Santa's Reindeer in the Sky
Long, long ago before this earth had any girls and boys
To hang their stockings on the shelf expecting Christmas toys,
Good Santa was a big white cloud that floated in the sky;
If you had lived in those old days, you'd seen him floating by.
But when the children came to rule upon good Mother Earth,
She took kind Santa from the sky and made him God of Mirth;
To bring at every Christmas time good gifts to girls and boys
And make them all so happy with a lot of lovely toys.
Far, far among the icebergs, in the cold and freezing zone,
She built for him a palace, where he lives almost alone,
With only good old Mrs. Claus to keep him company,
And sometimes Cousin Nicholas for two days or for three.
Wise Mother Earth she knew this clime would suit good Santa well,
For here no foolish, idle folks would ever come to dwell;
Nor pay the Saint visits which would waste his precious time,
While he could work much faster here than in a warmer clime.
But never did he suffer from the icebergs at the Pole,
As fairies kept his fireplace all full of red-hot coal;
Or heaped bright burning logs on it as full as it could hold,
So Santa never felt a tweak of Jack Frost's biting cold.
Likewise the fairies brought to him and his most faithful spouse,
Just everything that they could to keep a cozy house.
And even cooked their victuals and brought them every day
Exactly at the proper time, upon a huge hot tray.
And after they had eaten all the dainties on the tray,
The good kind fairies quickly came and took the tray away;
So Mrs. Claus had no excuse for being cross or sad,
Since no experience she had had with Bridgets getting mad.
When Santa finished all his toys, he put them in a sack,
Where he intended carrying them just like a pedler's pack,
But Mother Earth surprised the Saint and to his palace led
Eight lovely prancing reindeer and a large commodious sled.
These reindeer were the cousins of swift Pegasus, the steed
Who helped the hero Perseus when he was in great need;
And, like the flying hero horse, they lived up in the sky,
Till Mother Earth had need of them to help old Santa fly.
And so on every Christmas eve for full ten hundred years,
Good Santa and his reindeer fleet have banished children's tears
By bringing them most all the gifts their little hearts could wish,
And filling stockings, shoe and plates, and even pudding dish.
But when last Christmas came around, good Mother Earth, she said,
"Dear Santa, I have something fine for you to use instead
Of your good, faithful reindeer and your big old-fashioned sled,
For here's a lovely aeroplane, all painted shining red."
The wise old lady then declared that he could safely fly
With this machine most anywhere away up in the sky,
And travel far, far faster than the reindeer who were fleet
But stumbled sometimes on the roofs made slippery with sleet.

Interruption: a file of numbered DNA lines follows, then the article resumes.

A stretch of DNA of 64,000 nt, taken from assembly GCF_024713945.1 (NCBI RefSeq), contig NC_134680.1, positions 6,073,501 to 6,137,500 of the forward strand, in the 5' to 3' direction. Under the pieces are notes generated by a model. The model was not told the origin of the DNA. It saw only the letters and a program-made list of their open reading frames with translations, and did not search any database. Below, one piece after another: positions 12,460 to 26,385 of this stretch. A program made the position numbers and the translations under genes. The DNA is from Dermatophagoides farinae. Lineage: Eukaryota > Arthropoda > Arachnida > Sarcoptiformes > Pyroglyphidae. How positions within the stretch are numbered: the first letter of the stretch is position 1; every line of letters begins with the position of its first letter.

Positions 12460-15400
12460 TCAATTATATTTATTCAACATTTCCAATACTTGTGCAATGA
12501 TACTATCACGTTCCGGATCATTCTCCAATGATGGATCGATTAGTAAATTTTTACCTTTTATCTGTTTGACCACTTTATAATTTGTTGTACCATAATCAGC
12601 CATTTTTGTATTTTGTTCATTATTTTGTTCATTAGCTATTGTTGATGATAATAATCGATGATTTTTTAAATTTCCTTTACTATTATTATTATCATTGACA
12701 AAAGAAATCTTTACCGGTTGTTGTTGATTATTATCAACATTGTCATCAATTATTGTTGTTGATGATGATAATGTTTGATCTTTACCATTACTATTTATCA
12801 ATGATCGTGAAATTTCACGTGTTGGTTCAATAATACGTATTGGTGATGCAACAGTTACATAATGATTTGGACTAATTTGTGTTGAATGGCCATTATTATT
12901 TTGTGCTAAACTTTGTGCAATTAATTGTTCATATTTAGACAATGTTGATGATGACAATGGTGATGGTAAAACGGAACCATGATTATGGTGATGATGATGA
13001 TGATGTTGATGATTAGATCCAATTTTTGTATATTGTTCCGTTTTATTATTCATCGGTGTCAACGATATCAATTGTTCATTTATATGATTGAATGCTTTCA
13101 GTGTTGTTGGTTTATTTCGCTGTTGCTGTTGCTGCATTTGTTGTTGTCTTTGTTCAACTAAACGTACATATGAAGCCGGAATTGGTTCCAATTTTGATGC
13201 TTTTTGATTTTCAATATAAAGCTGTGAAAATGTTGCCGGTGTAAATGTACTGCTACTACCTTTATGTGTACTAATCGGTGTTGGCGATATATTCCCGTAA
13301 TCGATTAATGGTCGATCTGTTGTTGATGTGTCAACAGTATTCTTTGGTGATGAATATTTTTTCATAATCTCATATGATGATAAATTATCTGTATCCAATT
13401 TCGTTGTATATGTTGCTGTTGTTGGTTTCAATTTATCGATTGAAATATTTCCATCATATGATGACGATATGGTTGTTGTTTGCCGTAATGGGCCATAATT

The aeroplane could carry well a larger load of toys,
So he could visit more good girls and also little boys,
Who lived in far off heathen lands where everyone's a sinner,
But that's no reason each should do without a Christmas dinner.
With this machine he'd save some time to look out for each pet
Of all the little girls and boys, as they so oft forget
To treat their pets most kindly upon the Christmas morn
In memory of the Saviour who on this day was born.
And likewise all the horses, the cows and pigs and sheep,
For men so seldom think of them when Christmas time they keep;
And even wild, fierce animals, and fishes in the sea,
Should all be made quite happy at Christmas time to be.
"I do not like this plan at all of giving up my sled
And my good faithful reindeer," so good old Santa said.
But Mother Earth she laughed at him and said she would repay
The reindeer, whom she would send home straight to the Milky Way.
But Santa was old-fashioned and had great fears to fly
Without his sled and reindeer, he'd used in years gone by,
And begged that on his maiden trip these true old friends to take
To help him should the aeroplane prove but a wicked fake.
The laughing Earth then granted him this very small request,
And early on glad Christmas eve (the eve of all most blest)
He started forth upon his trip, did good old Santa dear,
Guiding his Wright aeroplane with feelings of great fear.
But Mother Earth showed she was wise and knew just what was best
To help the good old tired saint while on his children quest;
And fast the good Wright aeroplane it flew both low and high,
So Santa took the Earth's advice, and though he heaved a sigh,
He dropped the poor old worn-out sled as he was passing by,
And people said, who saw it fall, "A meteor from the sky!"
Then, kissing each good reindeer, he bade them all farewell,
And left them in the Milky Way, forever there to dwell.
And you, my little playmates, who have heard the tiny hoofs
And there, for all the time to come, these steeds will romp and play.
Of the wondrous flying steeds pattering on the roofs,
If you would like to catch a glimpse of Santa's good reindeer,
Then wait until it's dark some night, and when the sky is clear,
You'll see them very plainly in the broad light Milky Way,
by Winifred Sackville Stoner Jr.